This paper develops a link-based full cost model, which identifies the key cost components of travel, including both internal and external versions of cost, and gives a link-based cost estimate. The key cost components for travelers are categorized as time cost, emission cost, crash cost, user monetary cost, and infrastructure cost. Selecting the Minneapolis – St. Paul (Twin Cities) Metropolitan region as the study area, the estimates show that the average full cost of travel is $0.68/veh-km, in which the time and user monetary costs account for approximately 85% of the total. Except for the infrastructure cost, highways are more cost-effective than other surface roadways considering all the other cost components, as well as the internal and full costs.
With today’s news that President Obama is coupling tax reform with a renewed call for a major infrastructure investment (following up on his fix-it-first proposal in the State of the Union Address), we should ask the Goldilocks question: is our road infrastructure too little, just right, or not enough? Of course this depends on how, there is not simply a “lump of roads”, but rather roads of particular designs, connecting particular origins and destinations, with a length, width, and depth.
This discussion is US-centric, but applies to many developed countries. Developing countries are not there yet.
On the side of “too little” are some economists, following on the heels of David Aschauer’s work in the 1990s about the infrastructure investment shortfall. The claim is that infrastructure investments drive economic growth.
There are arguments about economies of agglomeration, which infrastructure may enhance, by operating through accessibility. To the extent accessibility increases, agglomeration increases too. This is likely to be non-linear, but may be increasing or decreasing in a particular range.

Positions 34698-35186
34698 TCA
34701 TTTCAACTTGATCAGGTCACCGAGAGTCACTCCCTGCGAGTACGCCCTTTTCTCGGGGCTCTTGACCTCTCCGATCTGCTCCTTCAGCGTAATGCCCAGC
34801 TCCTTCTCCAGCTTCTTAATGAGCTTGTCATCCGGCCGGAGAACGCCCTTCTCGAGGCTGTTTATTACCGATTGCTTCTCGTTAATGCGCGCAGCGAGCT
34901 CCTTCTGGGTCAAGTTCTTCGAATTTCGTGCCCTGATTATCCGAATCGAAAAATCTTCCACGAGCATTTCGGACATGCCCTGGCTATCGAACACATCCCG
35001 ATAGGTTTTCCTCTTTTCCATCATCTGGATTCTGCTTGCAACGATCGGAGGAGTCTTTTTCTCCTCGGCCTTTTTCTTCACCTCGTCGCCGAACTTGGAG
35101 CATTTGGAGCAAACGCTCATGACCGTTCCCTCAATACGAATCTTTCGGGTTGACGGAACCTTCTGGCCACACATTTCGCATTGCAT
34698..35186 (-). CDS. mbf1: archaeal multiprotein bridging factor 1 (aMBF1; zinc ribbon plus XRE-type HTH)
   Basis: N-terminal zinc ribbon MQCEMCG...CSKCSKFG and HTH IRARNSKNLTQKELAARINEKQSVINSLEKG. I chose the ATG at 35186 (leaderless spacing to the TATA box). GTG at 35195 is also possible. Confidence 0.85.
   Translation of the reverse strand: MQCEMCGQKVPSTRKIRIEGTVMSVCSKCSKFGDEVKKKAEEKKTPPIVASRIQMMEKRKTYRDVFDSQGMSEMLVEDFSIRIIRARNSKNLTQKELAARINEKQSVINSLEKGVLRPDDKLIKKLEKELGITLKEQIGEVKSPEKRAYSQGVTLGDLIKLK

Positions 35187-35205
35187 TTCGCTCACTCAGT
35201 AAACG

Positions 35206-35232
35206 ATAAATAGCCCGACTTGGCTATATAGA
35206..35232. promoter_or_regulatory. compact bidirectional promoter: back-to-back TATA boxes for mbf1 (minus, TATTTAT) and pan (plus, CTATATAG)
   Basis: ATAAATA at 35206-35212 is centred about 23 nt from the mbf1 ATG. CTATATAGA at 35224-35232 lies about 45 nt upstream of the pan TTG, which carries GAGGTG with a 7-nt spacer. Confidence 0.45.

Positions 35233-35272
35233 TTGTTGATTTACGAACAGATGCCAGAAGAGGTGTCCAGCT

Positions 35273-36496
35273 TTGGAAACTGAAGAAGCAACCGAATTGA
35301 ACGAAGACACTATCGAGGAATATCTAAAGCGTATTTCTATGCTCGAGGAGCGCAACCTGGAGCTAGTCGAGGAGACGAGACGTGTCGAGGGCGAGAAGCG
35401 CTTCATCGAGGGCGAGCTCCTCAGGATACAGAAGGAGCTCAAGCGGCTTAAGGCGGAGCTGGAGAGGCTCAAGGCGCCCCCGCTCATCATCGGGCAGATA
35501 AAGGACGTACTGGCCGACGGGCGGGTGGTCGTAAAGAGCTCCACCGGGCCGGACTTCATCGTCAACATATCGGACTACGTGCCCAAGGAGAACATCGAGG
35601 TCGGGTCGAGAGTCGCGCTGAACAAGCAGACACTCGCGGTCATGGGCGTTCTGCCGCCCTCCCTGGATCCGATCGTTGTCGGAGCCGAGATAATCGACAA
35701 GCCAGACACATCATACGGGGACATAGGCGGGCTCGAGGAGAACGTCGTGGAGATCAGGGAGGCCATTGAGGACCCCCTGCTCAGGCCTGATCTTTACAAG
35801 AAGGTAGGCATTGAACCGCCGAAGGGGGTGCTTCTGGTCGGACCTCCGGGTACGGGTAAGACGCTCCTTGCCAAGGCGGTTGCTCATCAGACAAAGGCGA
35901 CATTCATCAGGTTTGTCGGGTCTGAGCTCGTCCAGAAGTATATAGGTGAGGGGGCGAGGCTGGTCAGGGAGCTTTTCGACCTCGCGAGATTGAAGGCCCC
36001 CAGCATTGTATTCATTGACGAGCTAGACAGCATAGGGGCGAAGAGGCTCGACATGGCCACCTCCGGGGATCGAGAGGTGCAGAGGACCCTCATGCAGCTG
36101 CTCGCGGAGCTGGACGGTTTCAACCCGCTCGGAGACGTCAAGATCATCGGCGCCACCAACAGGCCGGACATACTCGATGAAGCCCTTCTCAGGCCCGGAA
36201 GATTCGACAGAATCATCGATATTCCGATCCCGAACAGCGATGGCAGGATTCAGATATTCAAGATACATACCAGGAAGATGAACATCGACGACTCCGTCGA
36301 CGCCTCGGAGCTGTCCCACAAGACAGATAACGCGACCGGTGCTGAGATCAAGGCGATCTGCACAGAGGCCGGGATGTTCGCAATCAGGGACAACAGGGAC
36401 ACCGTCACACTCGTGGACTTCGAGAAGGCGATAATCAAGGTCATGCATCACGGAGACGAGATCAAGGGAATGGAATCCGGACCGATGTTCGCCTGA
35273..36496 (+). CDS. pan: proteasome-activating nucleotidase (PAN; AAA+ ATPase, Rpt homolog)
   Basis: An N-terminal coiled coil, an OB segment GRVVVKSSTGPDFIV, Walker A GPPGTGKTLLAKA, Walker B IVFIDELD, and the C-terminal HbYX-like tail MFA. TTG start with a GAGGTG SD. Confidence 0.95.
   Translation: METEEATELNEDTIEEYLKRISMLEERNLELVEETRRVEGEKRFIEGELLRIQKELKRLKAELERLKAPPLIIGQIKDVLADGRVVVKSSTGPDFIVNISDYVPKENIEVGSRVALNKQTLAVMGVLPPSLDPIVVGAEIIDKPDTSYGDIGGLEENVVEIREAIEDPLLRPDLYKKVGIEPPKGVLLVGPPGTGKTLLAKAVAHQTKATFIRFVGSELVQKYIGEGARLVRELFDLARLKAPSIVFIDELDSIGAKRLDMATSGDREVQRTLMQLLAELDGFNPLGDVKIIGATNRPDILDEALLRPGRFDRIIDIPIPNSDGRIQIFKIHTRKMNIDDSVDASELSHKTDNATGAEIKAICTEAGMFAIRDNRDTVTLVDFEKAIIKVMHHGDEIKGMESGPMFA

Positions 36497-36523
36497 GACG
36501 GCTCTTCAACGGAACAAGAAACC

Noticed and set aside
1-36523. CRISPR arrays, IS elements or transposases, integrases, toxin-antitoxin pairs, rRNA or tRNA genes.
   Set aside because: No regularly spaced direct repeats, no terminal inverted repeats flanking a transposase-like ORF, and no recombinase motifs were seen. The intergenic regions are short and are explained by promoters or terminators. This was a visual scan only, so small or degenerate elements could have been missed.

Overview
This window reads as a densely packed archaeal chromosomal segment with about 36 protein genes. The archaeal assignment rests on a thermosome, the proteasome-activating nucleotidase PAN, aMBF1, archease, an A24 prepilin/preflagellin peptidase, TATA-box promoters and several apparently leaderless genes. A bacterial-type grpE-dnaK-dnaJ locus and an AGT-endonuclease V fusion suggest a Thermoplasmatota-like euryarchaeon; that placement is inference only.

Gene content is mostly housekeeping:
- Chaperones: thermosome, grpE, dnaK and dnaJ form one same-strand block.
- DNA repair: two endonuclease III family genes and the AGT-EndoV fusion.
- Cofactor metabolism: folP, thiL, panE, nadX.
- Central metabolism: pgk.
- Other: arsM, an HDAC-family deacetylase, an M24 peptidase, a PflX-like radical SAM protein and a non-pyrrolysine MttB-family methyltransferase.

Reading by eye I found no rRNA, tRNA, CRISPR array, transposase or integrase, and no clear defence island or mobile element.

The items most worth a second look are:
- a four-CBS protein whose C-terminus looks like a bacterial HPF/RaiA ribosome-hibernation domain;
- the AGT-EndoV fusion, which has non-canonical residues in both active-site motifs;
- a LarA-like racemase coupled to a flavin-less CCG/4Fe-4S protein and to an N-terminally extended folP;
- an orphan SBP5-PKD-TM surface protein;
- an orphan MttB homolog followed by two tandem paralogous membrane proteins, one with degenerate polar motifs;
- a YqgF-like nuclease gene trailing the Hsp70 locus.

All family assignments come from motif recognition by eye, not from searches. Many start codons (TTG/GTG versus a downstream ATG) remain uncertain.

There is also the stimulus argument, from macro-economists looking for useful jobs projects, to employ the unemployed.
Having some redundancy in the network is also valuable, as it makes the network more robust to failures (such as terrorist acts, bridge collapses, or superstorms).
Stronger roads and bridges would enable buses and trucks to be more efficient by carrying more weight.
On the side of “too much” are arguments like those in the “Strong Towns” movement who argue that we can’t afford to maintain the infrastructure we have.
History suggests that if demand has peaked, supply is probably also at the peak of what we can support. This was true of rail in the 1920s, at which point the mileage of rail networks (both intercity and urban) declined. This may now be true of roads, with peak travel occurring, as we see rural areas continuing to depopulate, someplaces considering gravelization, some urban freeways being taken down and not replaced.
It is clear we under-price what we have, so naturally that leads to more consumption than if we properly priced things. It is also clear the roads sector (and some other transport sectors) are in the mature phase of development, and roads have at best diminishing returns on investment, if not zero or negative returns.
It is also clear that most roads are mostly empty most of the time, and that we build many roads far wider than are needed, so wide they can be used to store cars 24 hours a day.
I would conclude, that in general, we do have too much road infrastructure.
We mostly have too much width, perhaps a bit too much length (e.g. we could reduce the rural grid from a 1 mile to a 2 mile spacing in many places), and generally not enough depth (pavement thickness).
Some of the excess width and length should be gracefully abandoned. It may not be worth demolishing, but entropy can have its course. When it is to be rebuilt, it can also be appropriately rescaled. The term road diet is sometimes used, and applies in some cases.
That does not mean that we have all the infrastructure we need. There are surely some investments that have benefits that exceed their costs.
It also doesn’t mean that all infrastructure should be abandoned. Most infrastructure is quite useful, and we have developed land conditioned on the existence of that infrastructure. So abandonment is not necessarily practical.
So in contrast with the Betteridge’s Law of Headlines that any question in an article title is answered with a “no”. Here I think the answer is generally yes.